What do you want for the holidays? If you’re Paulina Want, how about a little honesty?
If enough travelers stopped paying the travel industry’s infuriating surcharges and fees, would the unwanted add-ons simply disappear? Would extra charges for checked luggage, ticket change fees and mandatory hotel resort fees vanish into thin air?
Lisa Coris changes the name on her son’s passport, but now Ethiopian Airlines wants to charge her $300. Is that too much?
The travel industry seems to always have its hand out — sometimes literally.
After Reena Roshgadol’s daughter gets injured, she has to change her flight schedule. But then she finds out the airline might cancel her return ticket. Can she fix that without spending a lot of money on change fees?
It’s not your imagination. Your consumer rights are vanishing.
Not a day seems to go by that you don’t see news of another consumer regulation being dismantled, a law coming undone, an anti-consumer executive order being signed.
If you rent a car in Europe this summer, you might notice a few changes. Pay attention to them. They could be coming to America soon.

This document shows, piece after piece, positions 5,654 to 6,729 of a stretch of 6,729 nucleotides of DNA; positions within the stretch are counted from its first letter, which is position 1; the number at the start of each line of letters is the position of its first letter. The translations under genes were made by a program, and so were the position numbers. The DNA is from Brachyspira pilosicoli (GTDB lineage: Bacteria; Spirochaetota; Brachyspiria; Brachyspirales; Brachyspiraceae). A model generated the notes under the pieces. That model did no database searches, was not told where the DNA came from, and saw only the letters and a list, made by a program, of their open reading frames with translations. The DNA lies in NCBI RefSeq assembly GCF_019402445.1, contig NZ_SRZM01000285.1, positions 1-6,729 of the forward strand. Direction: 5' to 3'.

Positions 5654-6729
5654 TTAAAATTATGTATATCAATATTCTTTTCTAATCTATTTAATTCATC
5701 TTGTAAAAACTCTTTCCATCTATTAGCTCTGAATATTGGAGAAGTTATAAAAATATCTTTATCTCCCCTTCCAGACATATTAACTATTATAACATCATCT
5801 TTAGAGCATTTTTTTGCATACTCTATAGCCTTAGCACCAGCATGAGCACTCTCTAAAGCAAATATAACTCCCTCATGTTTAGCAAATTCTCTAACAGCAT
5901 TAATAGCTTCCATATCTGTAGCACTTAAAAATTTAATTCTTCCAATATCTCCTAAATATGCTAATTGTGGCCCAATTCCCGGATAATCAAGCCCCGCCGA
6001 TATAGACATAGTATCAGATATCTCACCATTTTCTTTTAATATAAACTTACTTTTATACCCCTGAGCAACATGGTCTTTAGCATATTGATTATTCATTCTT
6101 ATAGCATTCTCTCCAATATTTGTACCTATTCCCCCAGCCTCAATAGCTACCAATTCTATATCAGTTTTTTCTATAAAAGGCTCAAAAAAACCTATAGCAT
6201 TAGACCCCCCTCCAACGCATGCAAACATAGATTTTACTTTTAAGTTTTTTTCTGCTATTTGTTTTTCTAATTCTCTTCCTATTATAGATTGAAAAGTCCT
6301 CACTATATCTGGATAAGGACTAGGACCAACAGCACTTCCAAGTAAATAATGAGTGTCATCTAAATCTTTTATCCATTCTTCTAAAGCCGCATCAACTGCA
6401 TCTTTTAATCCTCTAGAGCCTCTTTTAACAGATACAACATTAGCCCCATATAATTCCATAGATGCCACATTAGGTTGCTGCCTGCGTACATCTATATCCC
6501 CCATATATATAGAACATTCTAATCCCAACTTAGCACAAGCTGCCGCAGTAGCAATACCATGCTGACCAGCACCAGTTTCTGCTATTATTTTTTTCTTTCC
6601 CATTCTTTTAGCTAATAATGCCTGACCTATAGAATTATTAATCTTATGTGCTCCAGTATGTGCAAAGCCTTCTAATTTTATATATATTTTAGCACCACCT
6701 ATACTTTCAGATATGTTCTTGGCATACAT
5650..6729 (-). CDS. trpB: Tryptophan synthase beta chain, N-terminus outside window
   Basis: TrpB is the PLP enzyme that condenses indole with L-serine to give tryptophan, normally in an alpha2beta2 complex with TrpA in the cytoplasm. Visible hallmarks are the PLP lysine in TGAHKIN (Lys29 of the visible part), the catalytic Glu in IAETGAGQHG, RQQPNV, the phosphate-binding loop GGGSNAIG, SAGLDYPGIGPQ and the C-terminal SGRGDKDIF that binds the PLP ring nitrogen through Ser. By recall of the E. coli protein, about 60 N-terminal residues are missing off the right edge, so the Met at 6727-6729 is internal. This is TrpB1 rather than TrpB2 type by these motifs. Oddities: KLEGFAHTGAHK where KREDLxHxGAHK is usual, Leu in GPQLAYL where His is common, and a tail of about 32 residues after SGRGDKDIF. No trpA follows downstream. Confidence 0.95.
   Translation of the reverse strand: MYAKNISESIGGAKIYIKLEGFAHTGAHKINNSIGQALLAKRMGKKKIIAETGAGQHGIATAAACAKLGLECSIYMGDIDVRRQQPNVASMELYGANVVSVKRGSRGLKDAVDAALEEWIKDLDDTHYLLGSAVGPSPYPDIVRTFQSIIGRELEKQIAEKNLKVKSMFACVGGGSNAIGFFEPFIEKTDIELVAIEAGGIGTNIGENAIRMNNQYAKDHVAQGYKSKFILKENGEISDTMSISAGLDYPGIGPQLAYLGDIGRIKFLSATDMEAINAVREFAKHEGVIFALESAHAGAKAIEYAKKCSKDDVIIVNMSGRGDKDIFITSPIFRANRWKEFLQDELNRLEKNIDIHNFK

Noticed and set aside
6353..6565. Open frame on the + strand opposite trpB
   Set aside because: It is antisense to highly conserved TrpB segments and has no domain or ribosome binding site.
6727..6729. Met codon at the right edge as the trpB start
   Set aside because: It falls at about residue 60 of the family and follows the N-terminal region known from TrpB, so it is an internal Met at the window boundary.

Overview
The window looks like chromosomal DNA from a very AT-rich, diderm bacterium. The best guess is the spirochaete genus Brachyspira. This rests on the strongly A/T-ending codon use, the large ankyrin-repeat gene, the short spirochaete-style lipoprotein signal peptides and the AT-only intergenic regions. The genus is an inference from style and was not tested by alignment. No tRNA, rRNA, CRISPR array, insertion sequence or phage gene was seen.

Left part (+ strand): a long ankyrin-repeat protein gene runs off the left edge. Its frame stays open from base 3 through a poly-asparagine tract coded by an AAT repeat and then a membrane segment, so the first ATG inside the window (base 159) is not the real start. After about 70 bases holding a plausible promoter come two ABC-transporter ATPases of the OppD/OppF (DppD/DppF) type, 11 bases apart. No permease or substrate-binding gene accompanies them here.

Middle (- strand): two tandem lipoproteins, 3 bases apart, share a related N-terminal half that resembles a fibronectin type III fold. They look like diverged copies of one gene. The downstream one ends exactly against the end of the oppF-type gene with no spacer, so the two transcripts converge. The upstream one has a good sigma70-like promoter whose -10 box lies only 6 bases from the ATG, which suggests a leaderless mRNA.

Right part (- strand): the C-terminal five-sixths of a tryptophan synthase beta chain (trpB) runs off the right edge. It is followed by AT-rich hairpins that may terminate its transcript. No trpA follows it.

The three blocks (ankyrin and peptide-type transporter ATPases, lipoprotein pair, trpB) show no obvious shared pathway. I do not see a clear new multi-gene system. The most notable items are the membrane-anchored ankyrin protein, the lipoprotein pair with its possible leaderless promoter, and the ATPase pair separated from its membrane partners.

Hold on to your wallet. North America’s airlines will charge almost $11 billion in so-called a la carte fees for everything from seat reservations to luggage this year — a 24 percent increase over what was collected in 2014.
Just a few weeks before Dennis Main’s European riverboat cruise, a disc in his spine ruptured, confining him to a wheelchair. “My surgeon warned me that any long travel or excessive activity would be dangerous,” he says.
Airlines do it by quietly restricting the terms on their tickets. Cruise lines resort to good old-fashioned salesmanship. And the entire travel industry does it better, thanks to sophisticated software.
It’s called the “upsell” — and yes, it’s completely out of control.